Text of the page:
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Security Practice Foundations Series: Network and Perimeter Security

Posted by Divya Prabakaran on Dec 17, 2018 4:30:00 PM

With security threats becoming more advanced, security and information management need to be a top priority. Education and awareness are essential whether its best practices, security trends, or developing a foundational knowledge of security technologies. Our Security Practice Foundations blog series can help you build a strong foundation in security knowledge.


What is Network and Perimeter Security and Why is it Important?

Often mistaken for one another, network and perimeter security are different. Network security devices operate in the same capacity as a traffic light or traffic cop. They monitor and secure network traffic and enforce its policies. Perimeter security operates as an access point; a door or gate granting or denying access. Access points allow you to monitor who comes in and goes out, usually using IDs or a sign-in/out sheet. If network security is a street’s traffic signal, perimeter security are the barricades around that street the allow or deny access to it.  

security flow chart

With the growth of “Bring Your Own Device” environments and the Internet of Things (IoT), monitoring and protecting company networks has become increasingly difficult. When people are bringing in their own devices and connecting them to the network, it means there are more rogue access points that can make the whole system more vulnerable.

Tools and Solutions to Help

There are many network and perimeter security tools available to help manage new and unfamiliar devices. They can range from things that most people interact with, such as email and web filtering, to more complex ones like penetration testing and sandboxing. Each of these tools has a specific role when it comes to the security of the organization. One way to get the best out of these individual tools is with Unified Threat Management, or UTM.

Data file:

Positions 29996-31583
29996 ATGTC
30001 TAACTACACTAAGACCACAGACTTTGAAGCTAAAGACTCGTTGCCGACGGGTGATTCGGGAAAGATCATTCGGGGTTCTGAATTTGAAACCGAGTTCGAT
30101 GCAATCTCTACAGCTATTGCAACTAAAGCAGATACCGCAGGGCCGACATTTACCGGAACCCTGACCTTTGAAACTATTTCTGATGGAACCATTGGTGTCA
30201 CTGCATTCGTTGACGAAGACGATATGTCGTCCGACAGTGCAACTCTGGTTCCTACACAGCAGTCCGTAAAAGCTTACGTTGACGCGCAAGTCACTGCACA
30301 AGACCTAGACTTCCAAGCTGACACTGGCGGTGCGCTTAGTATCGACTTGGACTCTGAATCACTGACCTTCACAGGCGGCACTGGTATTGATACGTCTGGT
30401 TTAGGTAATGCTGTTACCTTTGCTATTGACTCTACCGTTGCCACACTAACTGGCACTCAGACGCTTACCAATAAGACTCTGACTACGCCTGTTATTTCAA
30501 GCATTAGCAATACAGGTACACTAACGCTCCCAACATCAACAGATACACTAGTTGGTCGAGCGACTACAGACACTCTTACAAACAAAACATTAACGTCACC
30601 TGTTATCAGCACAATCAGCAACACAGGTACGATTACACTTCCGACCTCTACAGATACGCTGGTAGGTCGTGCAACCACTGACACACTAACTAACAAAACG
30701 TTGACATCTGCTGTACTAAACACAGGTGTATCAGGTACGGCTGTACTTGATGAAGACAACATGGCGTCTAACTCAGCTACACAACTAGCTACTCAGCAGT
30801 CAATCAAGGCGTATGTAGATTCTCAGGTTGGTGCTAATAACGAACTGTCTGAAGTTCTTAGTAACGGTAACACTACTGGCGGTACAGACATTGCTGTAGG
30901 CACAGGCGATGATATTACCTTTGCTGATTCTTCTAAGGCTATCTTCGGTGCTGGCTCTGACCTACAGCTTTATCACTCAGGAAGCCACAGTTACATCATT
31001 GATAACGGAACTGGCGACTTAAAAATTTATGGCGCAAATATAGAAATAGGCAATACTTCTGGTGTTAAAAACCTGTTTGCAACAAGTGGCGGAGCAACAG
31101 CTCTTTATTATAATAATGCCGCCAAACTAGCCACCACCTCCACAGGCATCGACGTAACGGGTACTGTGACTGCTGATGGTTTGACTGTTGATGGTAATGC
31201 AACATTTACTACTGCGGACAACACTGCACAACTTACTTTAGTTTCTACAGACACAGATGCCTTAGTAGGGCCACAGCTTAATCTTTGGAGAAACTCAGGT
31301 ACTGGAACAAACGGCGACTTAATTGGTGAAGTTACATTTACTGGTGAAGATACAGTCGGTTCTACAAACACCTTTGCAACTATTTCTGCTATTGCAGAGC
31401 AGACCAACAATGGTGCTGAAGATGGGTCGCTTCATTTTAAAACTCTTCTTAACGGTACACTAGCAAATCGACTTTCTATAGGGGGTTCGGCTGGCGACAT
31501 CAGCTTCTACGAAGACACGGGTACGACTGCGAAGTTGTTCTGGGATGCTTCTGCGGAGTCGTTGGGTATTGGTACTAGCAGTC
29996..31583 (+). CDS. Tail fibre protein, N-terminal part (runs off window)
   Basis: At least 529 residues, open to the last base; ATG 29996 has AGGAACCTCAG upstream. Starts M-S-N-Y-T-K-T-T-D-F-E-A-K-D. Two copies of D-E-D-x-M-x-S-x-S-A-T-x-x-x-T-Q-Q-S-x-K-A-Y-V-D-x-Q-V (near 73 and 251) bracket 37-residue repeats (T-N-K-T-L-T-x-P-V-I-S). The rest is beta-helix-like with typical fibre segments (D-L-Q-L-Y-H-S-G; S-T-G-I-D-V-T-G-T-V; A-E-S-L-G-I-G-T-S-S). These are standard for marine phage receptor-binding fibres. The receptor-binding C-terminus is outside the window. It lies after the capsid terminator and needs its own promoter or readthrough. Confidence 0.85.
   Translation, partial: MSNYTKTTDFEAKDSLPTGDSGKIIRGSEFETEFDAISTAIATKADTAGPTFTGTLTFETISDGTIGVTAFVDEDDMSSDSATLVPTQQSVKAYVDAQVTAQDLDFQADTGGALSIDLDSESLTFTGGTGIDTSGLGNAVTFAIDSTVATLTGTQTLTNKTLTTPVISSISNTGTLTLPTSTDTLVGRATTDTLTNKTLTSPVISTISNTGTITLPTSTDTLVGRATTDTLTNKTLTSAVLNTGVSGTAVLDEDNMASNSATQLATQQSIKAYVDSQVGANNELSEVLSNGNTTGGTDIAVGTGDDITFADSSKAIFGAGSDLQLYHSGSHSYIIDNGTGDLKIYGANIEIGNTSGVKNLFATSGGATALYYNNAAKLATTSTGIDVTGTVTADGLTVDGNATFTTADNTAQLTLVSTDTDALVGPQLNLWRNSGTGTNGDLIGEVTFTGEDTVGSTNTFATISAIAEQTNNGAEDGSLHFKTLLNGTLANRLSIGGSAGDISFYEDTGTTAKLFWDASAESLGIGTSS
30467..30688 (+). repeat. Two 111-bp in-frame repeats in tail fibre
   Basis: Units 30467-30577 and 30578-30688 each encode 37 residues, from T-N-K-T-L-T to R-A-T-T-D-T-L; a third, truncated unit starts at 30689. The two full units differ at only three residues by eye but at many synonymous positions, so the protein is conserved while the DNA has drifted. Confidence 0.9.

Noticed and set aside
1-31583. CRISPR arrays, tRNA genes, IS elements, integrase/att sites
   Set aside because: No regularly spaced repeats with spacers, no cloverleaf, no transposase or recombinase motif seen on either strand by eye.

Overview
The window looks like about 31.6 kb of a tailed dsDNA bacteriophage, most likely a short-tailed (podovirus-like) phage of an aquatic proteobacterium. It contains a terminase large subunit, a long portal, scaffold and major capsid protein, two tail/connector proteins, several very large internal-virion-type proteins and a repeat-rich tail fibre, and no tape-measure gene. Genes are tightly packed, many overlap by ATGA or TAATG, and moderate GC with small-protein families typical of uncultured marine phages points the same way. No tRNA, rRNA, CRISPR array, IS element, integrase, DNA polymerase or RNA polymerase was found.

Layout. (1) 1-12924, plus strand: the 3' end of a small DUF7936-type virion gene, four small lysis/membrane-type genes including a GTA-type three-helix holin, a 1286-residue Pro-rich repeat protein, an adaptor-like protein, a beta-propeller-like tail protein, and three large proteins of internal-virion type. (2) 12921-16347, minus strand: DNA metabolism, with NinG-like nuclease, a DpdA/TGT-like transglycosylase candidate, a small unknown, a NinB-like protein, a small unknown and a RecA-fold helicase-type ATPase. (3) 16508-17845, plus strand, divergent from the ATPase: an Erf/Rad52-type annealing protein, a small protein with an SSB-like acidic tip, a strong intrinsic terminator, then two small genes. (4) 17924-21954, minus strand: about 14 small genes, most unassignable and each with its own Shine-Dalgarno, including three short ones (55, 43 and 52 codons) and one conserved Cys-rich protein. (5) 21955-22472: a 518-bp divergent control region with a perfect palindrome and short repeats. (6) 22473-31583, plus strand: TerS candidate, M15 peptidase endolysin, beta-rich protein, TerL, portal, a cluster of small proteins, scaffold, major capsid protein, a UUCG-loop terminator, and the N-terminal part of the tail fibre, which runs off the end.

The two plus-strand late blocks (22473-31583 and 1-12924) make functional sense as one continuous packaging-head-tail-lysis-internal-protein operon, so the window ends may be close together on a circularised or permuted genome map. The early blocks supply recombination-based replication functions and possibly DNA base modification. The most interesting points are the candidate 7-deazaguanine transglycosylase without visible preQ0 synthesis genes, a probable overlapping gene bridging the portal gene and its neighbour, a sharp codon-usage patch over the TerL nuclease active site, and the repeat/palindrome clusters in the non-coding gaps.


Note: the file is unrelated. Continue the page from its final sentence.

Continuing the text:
• Unified Threat Management (UTM): UTM is an information security term that refers to a single security solution that provides multiple security functions at a single point on the network1. It’s made up of many security functions such as antivirus, anti-spyware, anti-spam, firewalls and VPNs. By putting it all under one umbrella, it not only makes things more efficient but also simplifies support. Instead of having a separate support team for each function, you only need one team to support everything at once. UTM has lower up-front and maintenance costs and since it’s all combined into one appliance, it needs less space and one power supply2. It’s fully integrated which means there are fewer gaps in the security of your organization.
  • Multi-Factor Authentication (MFA): With BYOD and IoT increasing the likelihood of security breaches, many companies are trying to find the best ways to protect themselves while keeping up with the advances in technology. This can be done in a number of ways. A popular solution is Multi-Factor Authentication to verify that only approved personnel are entering the network using two or more pieces of evidence. It can be a password they memorize, a code generated by a device that changes periodically, biometrics or even just their phone. Today mobile devices are ubiquitous; virtually everyone has a smart phone or tablet and they take it everywhere they go3. Compared to their IDs, they’re less likely to lose their phone and it’s much easier to distribute credentials digitally and it has the added bonus of being convenient for all involved.

Interested in assessing your network and developing a stronger security practice? Contact Tech Data’s Security Solutions specialists at securityservices@techdata.com. In case you missed it, read our previous blog posts in the series: Identity and Access Management and Security Intelligence.


1 https://usa.kaspersky.com/resource-center/definitions/utm

2 https://www.cioreview.com/news/an-overview-of-unified-threat-management-nid-15205-cid-145.html

3 https://www.sdmmag.com/articles/95332-3-trends-in-perimeter-security

About the Author

Divya Prabakaran is an intern with the Security team at Tech Data. She is currently pursuing a bachelor’s degree in Cybersecurity at the University of South Florida. When she’s not writing security blogs or doing schoolwork, she can be found in her kitchen baking and taste testing her new recipes.

Tags: SIEM, Security Services, Security Intelligence, Threat Intelligence